Humidity isn’t spoken about much when it comes to snake plants. However, it is essential for regulating your snake plant’s internal processes, such as transpiration.
Not enough moisture in the air (low humidity) accelerates the transpiration process, quickly dehydrates your plant, and causes water stress.
At the other end of the spectrum, too much moisture in the air (high humidity) will prevent transpiration at the other extreme, and your Sansevieria Patens will suffocate.
We have written an in-depth article discussing how humidity affects snake plants.
Soil & Fertilizer Requirements
The properties of the soil you use for your Sansevieria Patens can have profound effects on the health of your houseplant.
Choosing the best soil for your Sansevieria Patens can significantly impact your plant parent experience. Quality soil will reduce the frequency of your watering, facilitate the uptake of nutrients by your snake plant, and reduce its susceptibility to pests and disease.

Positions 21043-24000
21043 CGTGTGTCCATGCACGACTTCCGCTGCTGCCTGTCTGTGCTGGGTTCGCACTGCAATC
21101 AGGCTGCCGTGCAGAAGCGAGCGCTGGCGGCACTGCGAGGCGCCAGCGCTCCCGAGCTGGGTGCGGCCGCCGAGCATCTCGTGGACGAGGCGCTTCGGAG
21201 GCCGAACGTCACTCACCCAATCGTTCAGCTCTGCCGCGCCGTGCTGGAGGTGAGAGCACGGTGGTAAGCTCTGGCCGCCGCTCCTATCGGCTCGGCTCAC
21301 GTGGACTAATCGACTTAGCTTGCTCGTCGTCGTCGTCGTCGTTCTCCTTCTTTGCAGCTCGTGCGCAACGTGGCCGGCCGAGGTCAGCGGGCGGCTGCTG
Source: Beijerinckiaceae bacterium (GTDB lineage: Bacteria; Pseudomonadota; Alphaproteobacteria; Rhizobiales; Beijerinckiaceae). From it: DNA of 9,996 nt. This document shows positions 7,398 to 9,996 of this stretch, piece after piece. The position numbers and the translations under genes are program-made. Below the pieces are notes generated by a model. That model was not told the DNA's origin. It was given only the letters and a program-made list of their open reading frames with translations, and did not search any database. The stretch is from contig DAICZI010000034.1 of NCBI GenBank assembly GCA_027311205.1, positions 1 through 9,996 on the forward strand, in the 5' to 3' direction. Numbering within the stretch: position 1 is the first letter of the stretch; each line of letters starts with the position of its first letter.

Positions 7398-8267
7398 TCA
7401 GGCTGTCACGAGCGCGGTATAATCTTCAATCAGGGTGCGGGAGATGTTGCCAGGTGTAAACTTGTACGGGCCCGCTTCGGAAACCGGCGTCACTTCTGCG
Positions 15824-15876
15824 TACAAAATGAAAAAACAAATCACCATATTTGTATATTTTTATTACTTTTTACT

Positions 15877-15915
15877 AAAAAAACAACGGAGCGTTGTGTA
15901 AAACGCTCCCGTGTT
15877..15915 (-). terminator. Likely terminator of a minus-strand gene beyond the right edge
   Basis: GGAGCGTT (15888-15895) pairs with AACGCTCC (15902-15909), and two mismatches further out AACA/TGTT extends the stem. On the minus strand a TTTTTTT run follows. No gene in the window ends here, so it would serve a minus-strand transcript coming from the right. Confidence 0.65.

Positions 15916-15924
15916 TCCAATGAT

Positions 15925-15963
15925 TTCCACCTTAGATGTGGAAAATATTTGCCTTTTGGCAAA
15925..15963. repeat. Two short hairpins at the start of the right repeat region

To be effective, your snake plant soil must be:
- a sandy loam consistency (light and airy), and
- contain some organic materials with water absorption properties.
We have devised a recipe for the perfect snake plant potting mix. You can also watch our video on making snake plant soil below.
Pest and Diseases
If there is one disease that you should familiarise yourself with for your Sansevieria Patens, it is root rot.
Root rot is a fungal disease that can develop when your snake plant has been sitting in waterlogged soil from being overwatered. The process of eliminating root rot is straightforward. However, it is onerous. You can read our step-by-step guide for removing root rot in snake plants HERE.
Some leaf-borne fungal diseases, such as mildew and leaf spot, can infect your Patens. We explore these diseases and (more importantly) treatments HERE.
Snake plants are most susceptible to sap-sucking insects like mealybugs, spider mites, and thrips. These pests have the equipment to penetrate the tough outer layer of the foliage and access the nutrient-rich sap.